There are rules in design but art comes with no boundariesBikash Man Shakya’s art is a collection of abstract patterns formed by lines and swirls, highlighted by popping colours that pull you closer, letting you explore their intricately-carved details.
Bikash Man Shakya’s art is a collection of abstract patterns formed by lines and swirls, highlighted by popping colours that pull you closer, letting you explore their intricately-carved details. Shakya, who goes by Doodlemyan on Instagram, is a Nepali artist and designer whose art has been jointly exhibited twice in Japan with a number of other artists. He occasionally makes merchandises to sell at the Art Market and is currently a visiting faculty member at Pokhara Engineering College. He is also committed to popularising Ranjana Lipi—an indigenous Newari script. Recently, Shakya created murals in Patan as a part of Micro Galleries, an international art festival. In conversation with The Post’s Abani Malla, Shakya recalls his journey as an artist, shares his notions on art and design, and his future plans. Excerpts:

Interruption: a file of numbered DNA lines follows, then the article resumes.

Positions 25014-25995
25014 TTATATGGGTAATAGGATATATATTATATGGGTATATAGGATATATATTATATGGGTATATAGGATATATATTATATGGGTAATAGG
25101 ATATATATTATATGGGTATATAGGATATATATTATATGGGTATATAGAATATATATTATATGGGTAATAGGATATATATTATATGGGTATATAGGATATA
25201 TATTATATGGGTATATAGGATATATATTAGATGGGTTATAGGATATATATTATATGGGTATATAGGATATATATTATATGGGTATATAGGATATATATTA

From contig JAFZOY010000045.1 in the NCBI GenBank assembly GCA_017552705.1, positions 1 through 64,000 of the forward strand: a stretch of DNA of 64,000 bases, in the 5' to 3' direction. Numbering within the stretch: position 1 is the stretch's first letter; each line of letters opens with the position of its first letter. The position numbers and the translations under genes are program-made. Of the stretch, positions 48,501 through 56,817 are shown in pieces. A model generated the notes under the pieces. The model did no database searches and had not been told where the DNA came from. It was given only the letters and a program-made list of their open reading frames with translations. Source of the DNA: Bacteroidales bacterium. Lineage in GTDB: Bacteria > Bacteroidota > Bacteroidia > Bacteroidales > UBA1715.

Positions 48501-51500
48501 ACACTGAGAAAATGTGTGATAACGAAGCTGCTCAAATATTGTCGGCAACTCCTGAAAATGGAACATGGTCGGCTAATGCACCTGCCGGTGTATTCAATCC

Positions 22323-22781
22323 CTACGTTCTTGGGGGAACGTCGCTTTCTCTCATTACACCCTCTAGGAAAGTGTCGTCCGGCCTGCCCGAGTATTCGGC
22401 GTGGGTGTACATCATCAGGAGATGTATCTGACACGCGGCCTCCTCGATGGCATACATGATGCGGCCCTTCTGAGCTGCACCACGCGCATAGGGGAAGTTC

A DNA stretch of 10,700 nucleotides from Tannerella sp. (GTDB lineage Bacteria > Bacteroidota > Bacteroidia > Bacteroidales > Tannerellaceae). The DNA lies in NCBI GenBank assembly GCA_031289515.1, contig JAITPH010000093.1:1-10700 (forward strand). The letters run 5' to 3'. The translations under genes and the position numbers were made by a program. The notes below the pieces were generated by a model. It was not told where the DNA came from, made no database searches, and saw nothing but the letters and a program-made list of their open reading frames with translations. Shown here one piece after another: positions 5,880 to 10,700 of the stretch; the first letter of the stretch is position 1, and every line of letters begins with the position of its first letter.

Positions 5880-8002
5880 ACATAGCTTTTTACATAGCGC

How did you start doing art-both as a hobby and professionally?
I was interested in drawing as a kid. But there was a gap—I studied other subjects but wasn’t quite satisfied. I took science in my Plus Two and dropped out of Chartered Accountancy (CA) after studying it for a year so ultimately I came back to the arts. I had an interest and curiosity towards designing so I enrolled at the Kathmandu University School of Arts (KUSoA) and experienced my first direct touch with art. Before that, I was childishly drawing.
Your doodles are comprised of lines, colours and abstract objects that come to life. Why did you choose these elements?
Kathmandu University’s curriculum let us explore various art practices. There was so much to see. But I liked the style of doodles and had always wanted to explore it during my time at the University. Whenever I saw the work of Kerby Rosanes, Mr Doodle, and even my seniors, Macha (Shraddha Shrestha), and Sadhu-X (Aditya Aryal), I used to wish I could do something similar. After 2015’s earthquake, I had free time to invest in growing more as a doodler.
How was it transitioning from a CA student to an artist, especially in a society where not everyone is accustomed to art as a career?